Early Registration Deadline
12 February 2010

Travel Award & Grant Recipients Notified
March 2010

Authors Notified
April 2010

Schedule Posted
January 2010

Gooseff, M. N., Penn State University, University Park, PA, USA, mgooseff@engr.psu.edu
Payn, R. A., Montana State University, Bozeman, MT, USA, rpayn@montana.edu
Briggs, M. A., Syracuse University, Syracuse, NY, USA, martybriggs1@gmail.com
McGlynn, B. L., Montana State University, Bozeman, MT, , bmcglynn@montana.edu
Bencala, K. E., U.S. Geological Survey, Menlo Park, CA, , kbencala@usgs.gov
Wondzell, S. M., U.S. Forest Service, Olympia, WA, , swondzell@usfs.fed.us
Haggerty, R. ., Oregon State University, Corvallis, OR, , haggertr@oregonstate.edu

METHODS, APPLICATIONS, AND LIMITS OF ASSESSING RESIDENCE TIME DISTRIBUTIONS OF SOLUTES IN STREAMS

Streams are viewed as both integrators of upslope watershed processes and as open systems that are intimately connected to alluvial and deeper aquifers. Hence, measurements of spatial and temporal patterns of stream solutes and hydrology can provide characteristics (i.e., mean residence times, median transport times, etc.) of residence time distributions (RTDs) of water and solutes in both stream channels and the broader watershed. Several new methods for estimating RTDs and their properties have been developed and applied in streams in the past decade. We will compare and contrast such methods for conducting, analyzing and modeling stream tracer experiments. Although all of these methods have common practical limitations related to tracer properties or measurement techniques, the ability to more accurately characterize RTDs continues to refine our understanding of associated biogeochemical cycling in streams and watersheds.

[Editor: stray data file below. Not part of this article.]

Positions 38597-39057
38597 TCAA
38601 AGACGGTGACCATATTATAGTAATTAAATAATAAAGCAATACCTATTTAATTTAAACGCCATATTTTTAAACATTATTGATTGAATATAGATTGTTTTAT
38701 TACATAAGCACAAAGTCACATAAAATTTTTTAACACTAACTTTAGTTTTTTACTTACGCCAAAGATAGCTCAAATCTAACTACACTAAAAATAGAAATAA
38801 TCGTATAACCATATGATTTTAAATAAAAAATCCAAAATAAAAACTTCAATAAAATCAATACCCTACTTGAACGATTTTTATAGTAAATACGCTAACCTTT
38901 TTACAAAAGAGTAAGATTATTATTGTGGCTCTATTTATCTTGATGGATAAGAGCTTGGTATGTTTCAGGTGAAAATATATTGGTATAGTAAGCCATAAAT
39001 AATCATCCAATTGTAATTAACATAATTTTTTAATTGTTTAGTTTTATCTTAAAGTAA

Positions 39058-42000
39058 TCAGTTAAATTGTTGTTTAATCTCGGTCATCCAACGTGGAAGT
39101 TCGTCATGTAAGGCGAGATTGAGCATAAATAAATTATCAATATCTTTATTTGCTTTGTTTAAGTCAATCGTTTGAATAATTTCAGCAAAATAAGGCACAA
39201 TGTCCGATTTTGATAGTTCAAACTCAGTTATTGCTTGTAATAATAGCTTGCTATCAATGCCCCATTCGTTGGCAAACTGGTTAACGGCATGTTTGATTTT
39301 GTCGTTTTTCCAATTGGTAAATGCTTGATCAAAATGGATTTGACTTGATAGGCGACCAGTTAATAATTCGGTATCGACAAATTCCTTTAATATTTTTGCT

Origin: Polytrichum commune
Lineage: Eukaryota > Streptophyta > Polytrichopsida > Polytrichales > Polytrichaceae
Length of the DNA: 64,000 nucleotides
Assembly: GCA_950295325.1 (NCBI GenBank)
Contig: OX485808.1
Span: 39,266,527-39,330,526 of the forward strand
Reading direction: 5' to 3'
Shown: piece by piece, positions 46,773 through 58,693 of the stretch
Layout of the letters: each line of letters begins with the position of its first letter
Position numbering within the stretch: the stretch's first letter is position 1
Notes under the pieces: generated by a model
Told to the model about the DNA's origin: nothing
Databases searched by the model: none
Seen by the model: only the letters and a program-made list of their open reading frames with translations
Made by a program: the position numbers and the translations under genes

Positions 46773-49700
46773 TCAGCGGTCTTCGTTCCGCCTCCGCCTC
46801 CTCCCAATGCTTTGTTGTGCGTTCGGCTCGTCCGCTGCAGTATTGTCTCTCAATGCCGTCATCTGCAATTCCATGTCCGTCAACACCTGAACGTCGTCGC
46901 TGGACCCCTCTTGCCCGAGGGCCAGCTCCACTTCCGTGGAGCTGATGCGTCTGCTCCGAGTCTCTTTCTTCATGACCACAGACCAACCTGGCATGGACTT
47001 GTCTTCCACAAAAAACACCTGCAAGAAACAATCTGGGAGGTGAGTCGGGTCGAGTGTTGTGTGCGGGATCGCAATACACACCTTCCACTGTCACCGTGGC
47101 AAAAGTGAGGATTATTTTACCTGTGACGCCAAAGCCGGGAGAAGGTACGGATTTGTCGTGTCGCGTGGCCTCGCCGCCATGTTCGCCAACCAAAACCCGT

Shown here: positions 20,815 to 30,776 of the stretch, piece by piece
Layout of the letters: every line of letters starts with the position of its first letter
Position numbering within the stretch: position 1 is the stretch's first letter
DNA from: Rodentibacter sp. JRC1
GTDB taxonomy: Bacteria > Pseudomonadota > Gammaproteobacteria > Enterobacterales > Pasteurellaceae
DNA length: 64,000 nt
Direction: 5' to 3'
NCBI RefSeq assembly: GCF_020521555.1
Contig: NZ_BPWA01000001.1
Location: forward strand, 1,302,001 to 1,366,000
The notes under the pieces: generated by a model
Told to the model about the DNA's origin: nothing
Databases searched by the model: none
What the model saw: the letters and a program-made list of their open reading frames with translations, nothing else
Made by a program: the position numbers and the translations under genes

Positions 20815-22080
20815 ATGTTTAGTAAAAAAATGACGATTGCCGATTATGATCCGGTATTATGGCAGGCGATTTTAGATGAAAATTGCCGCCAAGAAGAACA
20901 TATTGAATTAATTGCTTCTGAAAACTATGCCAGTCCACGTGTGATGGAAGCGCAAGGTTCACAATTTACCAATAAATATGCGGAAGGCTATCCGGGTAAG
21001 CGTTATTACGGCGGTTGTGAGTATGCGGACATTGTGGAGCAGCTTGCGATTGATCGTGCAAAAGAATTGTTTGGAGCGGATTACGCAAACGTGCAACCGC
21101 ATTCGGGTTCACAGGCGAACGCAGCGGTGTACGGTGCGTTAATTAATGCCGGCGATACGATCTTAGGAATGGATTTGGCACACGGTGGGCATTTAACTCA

Session #:S58
Date: 06-11-10
Time: 15:45

Presentation is given by student: No